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Just what is Freedom of the Press

August 19, 2018
Chuck Hunt - Register Editor (chunt@faribaultcountyregister.com) , Faribault County Register

"And were it left to me to decide whether we should have a government without newspapers, or newspapers without government, I should not hesitate a moment to prefer the latter."

You would think a famous newspaper publisher said that. But no, it was Thomas Jefferson.

You remember Jefferson, don't you?

He was one of the main authors of our Constitution of the United States and the Bill of Rights. A farmer, a statesman and one of the Founding Fathers of our country.

Oh yes, he was also our third president.

You would think that Jefferson was a friend of the press and newspapers after reading that opening quote. However, that is not quite true. Actually he was not a big fan.

In fact, Jefferson was often criticized by newspapers and literally was often blasted by the press. Back in those days newspapers were openly biased and editors filled their columns with propaganda for the political sides they favored.

And, yet, no matter how much he hated what they wrote about him, Jefferson still felt a free press, that was a watchdog over what the government and its officials were doing, was an important component to democracy.

Fast forward to today, 200 plus years later.

The current president, Donald Trump, our 45th president, is also warring with the press, calling most of what they say or write "Fake News." He certainly has a right to have his own opinions of the press.

But unlike Jefferson, Trump not only hates the press, but also has gone so far as to call the press the "enemy of the people."

And the problem is, people believe him, when actually the opposite is true.

This week hundreds of newspapers across the country are writing editorials about President Trump, "Fake News," and Freedom of the Press.

My feeling is (and yes, I know I am a bit biased on this point) that most mainstream newspapers today are filled with dedicated journalists and follow journalism ethics more so than any other time in our history.

Yes, there is an official Journalism Code of Ethics. Most of us, even we small town community newspaper editors, try to follow it.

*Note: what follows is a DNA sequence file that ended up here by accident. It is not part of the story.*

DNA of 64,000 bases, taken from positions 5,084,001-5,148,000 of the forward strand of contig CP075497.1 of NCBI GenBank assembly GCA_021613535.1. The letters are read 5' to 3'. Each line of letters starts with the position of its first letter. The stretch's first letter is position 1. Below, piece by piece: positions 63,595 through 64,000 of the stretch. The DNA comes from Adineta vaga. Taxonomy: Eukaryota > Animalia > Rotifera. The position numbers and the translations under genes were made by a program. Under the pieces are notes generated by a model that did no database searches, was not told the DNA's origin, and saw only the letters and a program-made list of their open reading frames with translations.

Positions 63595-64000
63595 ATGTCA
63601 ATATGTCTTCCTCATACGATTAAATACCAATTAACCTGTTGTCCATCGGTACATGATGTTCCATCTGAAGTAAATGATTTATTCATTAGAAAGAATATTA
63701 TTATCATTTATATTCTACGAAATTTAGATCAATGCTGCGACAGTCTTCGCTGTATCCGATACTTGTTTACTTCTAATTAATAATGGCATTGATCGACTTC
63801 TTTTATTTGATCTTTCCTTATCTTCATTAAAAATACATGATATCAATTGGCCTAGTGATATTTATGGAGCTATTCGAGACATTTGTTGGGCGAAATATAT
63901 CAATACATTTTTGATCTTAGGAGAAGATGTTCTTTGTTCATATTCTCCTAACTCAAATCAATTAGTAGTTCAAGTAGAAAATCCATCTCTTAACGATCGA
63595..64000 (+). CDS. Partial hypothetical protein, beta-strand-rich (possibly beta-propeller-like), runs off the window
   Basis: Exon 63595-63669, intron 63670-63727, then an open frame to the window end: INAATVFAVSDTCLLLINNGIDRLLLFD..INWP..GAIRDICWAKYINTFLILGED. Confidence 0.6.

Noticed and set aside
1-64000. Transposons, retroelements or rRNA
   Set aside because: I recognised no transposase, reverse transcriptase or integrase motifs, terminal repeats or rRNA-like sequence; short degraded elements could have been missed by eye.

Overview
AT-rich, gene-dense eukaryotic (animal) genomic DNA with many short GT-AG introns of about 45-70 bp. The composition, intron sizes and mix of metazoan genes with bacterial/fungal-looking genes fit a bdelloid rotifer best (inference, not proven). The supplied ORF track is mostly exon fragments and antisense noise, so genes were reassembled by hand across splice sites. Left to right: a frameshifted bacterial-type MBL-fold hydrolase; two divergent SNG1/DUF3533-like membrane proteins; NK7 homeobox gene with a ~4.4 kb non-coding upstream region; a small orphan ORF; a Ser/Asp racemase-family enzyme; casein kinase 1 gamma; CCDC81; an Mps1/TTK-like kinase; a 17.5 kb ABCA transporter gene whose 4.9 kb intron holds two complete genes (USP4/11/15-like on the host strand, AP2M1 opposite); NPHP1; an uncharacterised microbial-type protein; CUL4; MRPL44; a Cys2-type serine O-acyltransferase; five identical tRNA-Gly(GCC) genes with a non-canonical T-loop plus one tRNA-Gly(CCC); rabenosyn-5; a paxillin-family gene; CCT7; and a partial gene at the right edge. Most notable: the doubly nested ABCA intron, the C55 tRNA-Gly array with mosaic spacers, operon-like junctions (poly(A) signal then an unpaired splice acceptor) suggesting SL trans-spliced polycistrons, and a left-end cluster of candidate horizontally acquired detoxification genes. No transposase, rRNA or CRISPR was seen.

It is a voluntary thing, because to be truthful, there are no official rules in the newspaper world. The First Amendment to the Constitution says "Congress shall make no law respecting... the freedom of speech or of the press..."

Basically that means anyone can publish a newspaper. You don't need a license or permit. And it means you can put anything in your newspaper you want to. Real news or fake news or just nothing but your own personal opinions.

Most mainstream newspapers these days strive hard to bring real news to their readers. And by mainstream I mean most of the big city daily and small town weekly newspapers in our country.

To be honest, President Trump is not wrong about there being "Fake News." A lot of that is on cable television networks, where there is about five-percent news and then 95-percent commentary about the news.

And then there are those grocery store tabloids that have headlines such as "I am having Elvis' baby" and the like. And there are all those bloggers out on the Internet, writing and commenting about anything and everything, whether it is true or not.

But most newspapers, most real newspapers, strive to report the news to the best of their ability, and to keep their opinions confined to the editorial and op-ed pages.

Now just to be fair, and before someone else points it out to me, Thomas Jefferson also is quoted as having said "The man who reads nothing at all is better educated than the man who reads nothing but newspapers."

However, while Jefferson probably was not in love with what the newspapers were writing about him, he still knew the press was an important part of having a free democracy and that people had a right to say and print what they felt about him and the new country known as the United States of America.

And journalists today take their role of "watchdogs" of the government very seriously.

Even here at the Faribault County Register, we feel it is important to write stories about what your city council, school board and county board are doing, just to let you know what they are up to. And we try to do it with as little amount of bias as we can.

No fake news here. Only real news.

Well, except for that issue of the Register which comes out around April 1 each year.

 
 

 

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